DnsClient.NET is a simple yet very powerful and high performance open source library for the .NET Framework to do DNS lookups.
See http://dnsclient.michaco.net for more details and documentation.
The following example instantiates a new
LookupClient to query some IP address.
var lookup = new LookupClient(); var result = await lookup.QueryAsync("google.com", QueryType.A); var record = result.Answers.ARecords().FirstOrDefault(); var ip = record?.Address;
- Sync & Async API
- UDP and TCP lookup, configurable if TCP should be used as fallback in case the UDP result is truncated (default=true).
- Configurable EDNS support to change the default UDP buffer size and request security relevant records
- Query result cache based on provided TTL
- Minimum TTL setting to overrule the result's TTL and always cache the responses for at least that time. (Even very low value, like a few milliseconds, do make a huge difference if used in high traffic low latency scenarios)
- Maximum TTL to limit cache duration
- Cache can be disabled
- Multiple DNS endpoints can be configured. DnsClient will use them in random or sequential order (configurable), with re-tries.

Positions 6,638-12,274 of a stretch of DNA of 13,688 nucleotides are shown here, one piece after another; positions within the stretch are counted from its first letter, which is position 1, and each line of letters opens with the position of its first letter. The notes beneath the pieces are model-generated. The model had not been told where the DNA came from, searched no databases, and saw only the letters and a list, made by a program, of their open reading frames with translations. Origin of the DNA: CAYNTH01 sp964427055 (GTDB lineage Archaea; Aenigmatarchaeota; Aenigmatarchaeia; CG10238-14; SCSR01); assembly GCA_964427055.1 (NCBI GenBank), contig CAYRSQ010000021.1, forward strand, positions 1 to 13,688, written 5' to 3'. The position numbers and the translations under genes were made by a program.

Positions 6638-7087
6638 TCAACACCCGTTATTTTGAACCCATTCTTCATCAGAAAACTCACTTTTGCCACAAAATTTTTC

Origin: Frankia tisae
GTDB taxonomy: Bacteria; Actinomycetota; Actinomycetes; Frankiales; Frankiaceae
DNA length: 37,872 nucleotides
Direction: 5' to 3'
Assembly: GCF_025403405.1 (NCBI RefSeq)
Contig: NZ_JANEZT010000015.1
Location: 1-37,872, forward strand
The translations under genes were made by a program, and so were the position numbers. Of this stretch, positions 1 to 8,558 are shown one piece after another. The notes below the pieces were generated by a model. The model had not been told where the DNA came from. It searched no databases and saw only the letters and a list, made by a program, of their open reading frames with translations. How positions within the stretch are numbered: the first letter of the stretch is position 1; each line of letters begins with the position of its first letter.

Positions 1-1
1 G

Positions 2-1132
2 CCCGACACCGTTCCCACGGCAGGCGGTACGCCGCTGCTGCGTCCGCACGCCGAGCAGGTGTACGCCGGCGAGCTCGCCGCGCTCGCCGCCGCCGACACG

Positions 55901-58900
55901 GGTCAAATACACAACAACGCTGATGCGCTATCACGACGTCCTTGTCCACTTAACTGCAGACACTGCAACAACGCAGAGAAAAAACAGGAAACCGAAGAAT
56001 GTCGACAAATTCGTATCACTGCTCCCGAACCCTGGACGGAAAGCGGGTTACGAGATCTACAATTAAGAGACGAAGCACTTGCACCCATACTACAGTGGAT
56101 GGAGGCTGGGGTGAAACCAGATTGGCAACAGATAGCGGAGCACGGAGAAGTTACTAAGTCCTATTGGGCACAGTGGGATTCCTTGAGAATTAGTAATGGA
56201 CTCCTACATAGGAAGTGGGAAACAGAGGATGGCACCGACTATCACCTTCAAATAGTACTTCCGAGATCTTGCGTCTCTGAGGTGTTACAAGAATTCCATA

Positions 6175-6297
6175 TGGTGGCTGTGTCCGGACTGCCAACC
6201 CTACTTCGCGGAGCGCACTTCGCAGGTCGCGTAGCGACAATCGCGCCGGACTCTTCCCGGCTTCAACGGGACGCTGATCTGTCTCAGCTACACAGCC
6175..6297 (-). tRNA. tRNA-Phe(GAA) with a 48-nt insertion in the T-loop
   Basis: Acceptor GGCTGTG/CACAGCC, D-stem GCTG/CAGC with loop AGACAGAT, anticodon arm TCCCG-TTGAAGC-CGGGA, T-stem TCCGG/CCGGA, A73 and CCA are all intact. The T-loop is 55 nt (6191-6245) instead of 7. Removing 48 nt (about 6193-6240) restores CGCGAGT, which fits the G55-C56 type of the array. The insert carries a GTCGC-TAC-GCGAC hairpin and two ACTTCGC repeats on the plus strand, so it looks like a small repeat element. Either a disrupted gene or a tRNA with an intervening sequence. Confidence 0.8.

- Configurable retry of queries
- Optional audit trail of each response and exception
- Configurable error handling. Throwing DNS errors, like
NotExistentDomainis turned off by default
- Optional Trace/Logging
Supported resource records
- A, AAAA, NS, CNAME, SOA, MB, MG, MR, WKS, HINFO, MINFO, MX, RP, TXT, AFSDB, URI, CAA, NULL, SSHFP, TLSA, RRSIG, NSEC, DNSKEY, DS
- PTR for reverse lookups
- SRV for service discovery.
LookupClienthas some extensions to help with that.
- AXFR zone transfer (as per spec, LookupClient has to be set to TCP mode only for this type. Also, the result depends on if the DNS server trusts your current connection)
Build from Source
The solution requires a .NET Core 3.x SDK and the .NET 4.7.1 Dev Pack being installed.
Just clone the repository and open the solution in Visual Studio 2017/2019.
The unit tests don't require any additional setup right now.
If you want to test the different record types, there are config files for Bind under tools. Just download Bind for Windows and copy the binaries to tools/BIND, then run bind.cmd. If you are running this on Linux, you can use my config files and replace the default ones if you want.
Now, you can use samples/MiniDig to query the local DNS server. The following should return many different resource records:
dotnet run -s localhost mcnet.com any